Swelling of the Salivary Gland in Dogs

Swelling of the Salivary Gland in Dogs - Symptoms, Causes, Diagnosis, Treatment, Recovery, Management, Cost
46 Veterinary Answers
Swelling of the Salivary Gland in Dogs - Symptoms, Causes, Diagnosis, Treatment, Recovery, Management, Cost

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What is Swelling of the Salivary Gland?

A salivary mucocele occurs when a salivary duct ruptures, leading to fluid collecting in the soft tissues surrounding it. This is usually seen as a soft, painless mass around the head or neck though some may occur beneath the tongue or around the eyes. The condition is treated by draining the mucocele and surgically removing the affected glands.

Swelling of the salivary gland, otherwise known as a salivary mucocele, happens as a result of a salivary duct rupturing within the mouth. As fluids accumulate outside of the gland, the surrounding tissue swells, leading to a mass around the dog's head or neck. A salivary mucocele can be treated by surgically removing the affected glands and has a good prognosis for a full recovery.

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Swelling of the Salivary Gland Average Cost

From 3 quotes ranging from $200 - $10,000

Average Cost

$1,500

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Symptoms of Swelling of the Salivary Gland in Dogs

The primary clinical sign of a salivary mucocele is a soft, nonpainful mass around the cervical region that gradually enlarges over time. Depending on the location of the mucocele, other symptoms may include:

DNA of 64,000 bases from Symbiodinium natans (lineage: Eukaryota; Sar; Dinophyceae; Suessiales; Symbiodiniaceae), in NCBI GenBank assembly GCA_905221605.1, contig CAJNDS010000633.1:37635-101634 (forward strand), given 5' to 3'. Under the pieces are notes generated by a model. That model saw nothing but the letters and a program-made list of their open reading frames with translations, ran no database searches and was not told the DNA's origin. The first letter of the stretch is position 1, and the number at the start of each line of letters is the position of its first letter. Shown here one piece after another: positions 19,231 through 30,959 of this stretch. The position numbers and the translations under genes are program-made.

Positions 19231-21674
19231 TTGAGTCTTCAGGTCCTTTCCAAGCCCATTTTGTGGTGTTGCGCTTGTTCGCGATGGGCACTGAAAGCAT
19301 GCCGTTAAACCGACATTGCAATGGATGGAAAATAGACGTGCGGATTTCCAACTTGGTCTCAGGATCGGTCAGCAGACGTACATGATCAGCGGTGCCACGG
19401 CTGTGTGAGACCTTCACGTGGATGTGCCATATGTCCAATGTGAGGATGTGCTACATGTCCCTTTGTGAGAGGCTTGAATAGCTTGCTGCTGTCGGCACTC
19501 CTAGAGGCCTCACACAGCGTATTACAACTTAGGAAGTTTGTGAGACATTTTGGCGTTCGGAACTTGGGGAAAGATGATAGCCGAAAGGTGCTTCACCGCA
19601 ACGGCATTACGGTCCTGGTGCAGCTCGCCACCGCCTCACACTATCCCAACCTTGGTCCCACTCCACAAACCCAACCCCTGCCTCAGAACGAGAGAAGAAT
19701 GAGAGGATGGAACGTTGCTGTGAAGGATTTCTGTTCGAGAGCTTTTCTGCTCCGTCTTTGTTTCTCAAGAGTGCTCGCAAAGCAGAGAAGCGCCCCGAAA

• Trouble eating or swallowing
  • Difficulty breathing
  • Bleeding from the mass
  • Fever if infected
Types

There are several types of salivary mucoceles, which are categorized by the soft tissues in which saliva accumulates. Cervical mucoceles, the most common type of mucocele in dogs, occur when saliva collects in the upper cervical area or under the jaw; sublingual or ranula mucoceles occur when it collects on the floor of the mouth; pharyngeal mucoceles occur when it collects in the back of the throat; and zygomatic mucoceles occur when it collects around the eye.

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Causes of Swelling of the Salivary Gland in Dogs

A mucocele occurs when a salivary gland ruptures, leading to an accumulation of saliva in the soft tissue surrounding the damaged gland. This most commonly involves the sublingual and mandibular glands, which results in saliva accumulating in or around the neck and jaw. A rupture may be caused by trauma, such as from a bite wound or from chewing on inappropriate materials, and is more commonly seen in breeds such as Poodles and Dachshunds.

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Diagnosis of Swelling of the Salivary Gland in Dogs